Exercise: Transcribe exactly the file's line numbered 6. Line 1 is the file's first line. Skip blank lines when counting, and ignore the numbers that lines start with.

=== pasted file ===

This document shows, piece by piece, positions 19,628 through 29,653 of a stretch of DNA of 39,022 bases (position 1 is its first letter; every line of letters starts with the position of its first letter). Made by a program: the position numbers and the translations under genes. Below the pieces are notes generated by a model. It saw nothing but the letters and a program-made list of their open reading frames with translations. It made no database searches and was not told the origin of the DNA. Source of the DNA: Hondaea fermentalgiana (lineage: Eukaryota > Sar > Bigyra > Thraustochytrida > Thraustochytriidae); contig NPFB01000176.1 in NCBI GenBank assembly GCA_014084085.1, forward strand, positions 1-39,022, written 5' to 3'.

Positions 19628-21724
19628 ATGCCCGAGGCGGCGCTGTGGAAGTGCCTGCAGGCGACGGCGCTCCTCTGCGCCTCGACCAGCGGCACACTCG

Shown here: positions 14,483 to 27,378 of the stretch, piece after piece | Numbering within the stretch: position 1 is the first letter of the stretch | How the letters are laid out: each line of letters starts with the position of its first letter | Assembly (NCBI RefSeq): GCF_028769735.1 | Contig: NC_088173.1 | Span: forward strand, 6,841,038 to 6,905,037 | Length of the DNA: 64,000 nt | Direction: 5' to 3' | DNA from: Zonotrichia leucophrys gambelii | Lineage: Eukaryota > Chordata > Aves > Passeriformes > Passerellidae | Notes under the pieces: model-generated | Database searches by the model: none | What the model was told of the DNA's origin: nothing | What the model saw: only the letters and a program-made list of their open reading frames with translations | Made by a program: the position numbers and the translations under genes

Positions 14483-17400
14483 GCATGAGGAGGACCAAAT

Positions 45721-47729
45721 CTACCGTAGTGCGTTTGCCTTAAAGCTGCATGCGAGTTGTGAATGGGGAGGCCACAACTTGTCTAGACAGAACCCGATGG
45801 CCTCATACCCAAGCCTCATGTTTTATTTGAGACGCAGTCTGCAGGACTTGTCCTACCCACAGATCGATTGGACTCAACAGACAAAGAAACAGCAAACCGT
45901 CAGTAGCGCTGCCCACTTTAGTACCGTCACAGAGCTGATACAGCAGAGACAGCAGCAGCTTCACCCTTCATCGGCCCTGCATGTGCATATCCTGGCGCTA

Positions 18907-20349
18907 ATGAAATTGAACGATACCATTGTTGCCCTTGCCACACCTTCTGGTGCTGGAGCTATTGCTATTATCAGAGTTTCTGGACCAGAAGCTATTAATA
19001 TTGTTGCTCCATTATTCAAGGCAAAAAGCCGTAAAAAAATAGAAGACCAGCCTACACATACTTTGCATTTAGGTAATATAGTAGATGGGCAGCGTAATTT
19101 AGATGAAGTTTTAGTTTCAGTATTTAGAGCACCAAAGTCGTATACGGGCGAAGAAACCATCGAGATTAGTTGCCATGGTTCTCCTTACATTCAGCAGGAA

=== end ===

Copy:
14483 GCATGAGGAGGACCAAAT